Noether as a dynamically adjusting, permissionless governance incentivization system

I love the way you’ve framed this! Maximizing activity vs. relevance is indeed a critical distinction.

Your perspective resonates with me. Focusing on relevance seems to be a more sustainable approach, as it could organically lead to genuine activity in the long run.

To draw an analogy, I like to consider how involvement in the governance of a major open-source software project like Ubuntu can have profound economic implications. For entities that rely on Ubuntu, influencing its development can directly affect their operational effectiveness.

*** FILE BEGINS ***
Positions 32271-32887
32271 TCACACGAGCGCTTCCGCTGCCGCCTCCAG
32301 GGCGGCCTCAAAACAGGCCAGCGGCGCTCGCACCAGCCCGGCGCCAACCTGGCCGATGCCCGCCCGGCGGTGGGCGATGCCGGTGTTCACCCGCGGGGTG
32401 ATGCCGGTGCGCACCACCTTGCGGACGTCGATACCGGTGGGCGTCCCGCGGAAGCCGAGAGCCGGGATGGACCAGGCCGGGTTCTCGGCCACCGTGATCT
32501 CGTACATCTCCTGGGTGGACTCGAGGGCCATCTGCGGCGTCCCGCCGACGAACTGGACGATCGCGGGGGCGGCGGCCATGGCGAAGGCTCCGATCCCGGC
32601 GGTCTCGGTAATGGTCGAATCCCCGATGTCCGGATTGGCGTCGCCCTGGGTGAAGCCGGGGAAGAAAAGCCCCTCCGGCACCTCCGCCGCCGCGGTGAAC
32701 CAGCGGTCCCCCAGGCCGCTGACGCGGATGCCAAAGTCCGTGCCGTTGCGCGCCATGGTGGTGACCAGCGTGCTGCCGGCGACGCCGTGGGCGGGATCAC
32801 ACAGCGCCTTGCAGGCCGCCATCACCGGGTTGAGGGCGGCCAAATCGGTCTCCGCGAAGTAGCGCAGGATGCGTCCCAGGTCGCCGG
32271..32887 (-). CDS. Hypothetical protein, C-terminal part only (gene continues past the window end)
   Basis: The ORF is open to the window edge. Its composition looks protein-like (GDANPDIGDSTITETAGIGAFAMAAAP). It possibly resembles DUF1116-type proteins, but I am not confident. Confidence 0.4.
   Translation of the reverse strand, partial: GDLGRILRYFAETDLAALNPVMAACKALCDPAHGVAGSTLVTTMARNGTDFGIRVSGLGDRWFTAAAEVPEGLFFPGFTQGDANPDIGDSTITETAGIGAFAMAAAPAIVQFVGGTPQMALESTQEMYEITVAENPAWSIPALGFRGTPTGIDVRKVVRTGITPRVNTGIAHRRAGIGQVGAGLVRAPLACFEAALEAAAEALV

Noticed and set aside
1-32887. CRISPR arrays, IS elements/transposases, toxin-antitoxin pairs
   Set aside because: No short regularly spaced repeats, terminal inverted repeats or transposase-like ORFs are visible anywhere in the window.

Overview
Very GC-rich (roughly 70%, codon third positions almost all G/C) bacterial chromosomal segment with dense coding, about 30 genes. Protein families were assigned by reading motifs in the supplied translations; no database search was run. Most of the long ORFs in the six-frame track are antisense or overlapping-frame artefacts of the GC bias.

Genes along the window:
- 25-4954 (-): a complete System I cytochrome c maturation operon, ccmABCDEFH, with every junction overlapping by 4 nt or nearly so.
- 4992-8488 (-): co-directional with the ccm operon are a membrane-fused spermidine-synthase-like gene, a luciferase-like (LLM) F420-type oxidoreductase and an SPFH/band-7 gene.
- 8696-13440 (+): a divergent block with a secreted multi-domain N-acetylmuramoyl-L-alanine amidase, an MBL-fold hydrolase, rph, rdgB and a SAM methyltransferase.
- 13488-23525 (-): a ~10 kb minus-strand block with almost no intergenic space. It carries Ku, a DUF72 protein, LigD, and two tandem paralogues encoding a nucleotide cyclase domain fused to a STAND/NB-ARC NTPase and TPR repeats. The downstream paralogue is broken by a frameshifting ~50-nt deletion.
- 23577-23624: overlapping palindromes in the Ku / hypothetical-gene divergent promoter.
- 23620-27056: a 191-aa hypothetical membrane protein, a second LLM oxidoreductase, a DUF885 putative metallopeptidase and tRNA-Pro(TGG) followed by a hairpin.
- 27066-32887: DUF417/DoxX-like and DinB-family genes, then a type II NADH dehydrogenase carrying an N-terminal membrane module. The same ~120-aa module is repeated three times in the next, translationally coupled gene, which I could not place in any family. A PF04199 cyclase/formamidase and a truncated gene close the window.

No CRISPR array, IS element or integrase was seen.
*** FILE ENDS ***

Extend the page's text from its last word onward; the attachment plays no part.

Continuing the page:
Instead of merely driving up the volume of interactions, the emphasis is on ensuring that the software remains relevant. By being part of the decision-making process, stakeholders not only influence the technological direction but also play a role in its ethical and innovative growth. Similarly, for Cartesi, decisions that enhance the relevance of dapps might be more beneficial in the longer term than those solely aiming to boost activity.

This discussion is related to the “macroeconomy” paper that @pedroargento wrote a while ago! There is a world that mixes both solutions. Actually, @erick.demoura was a visionary and had suggested that I linked that paper in the main proposal, but I decided against it cause I thought they were not that related. But here it goes, for the interested: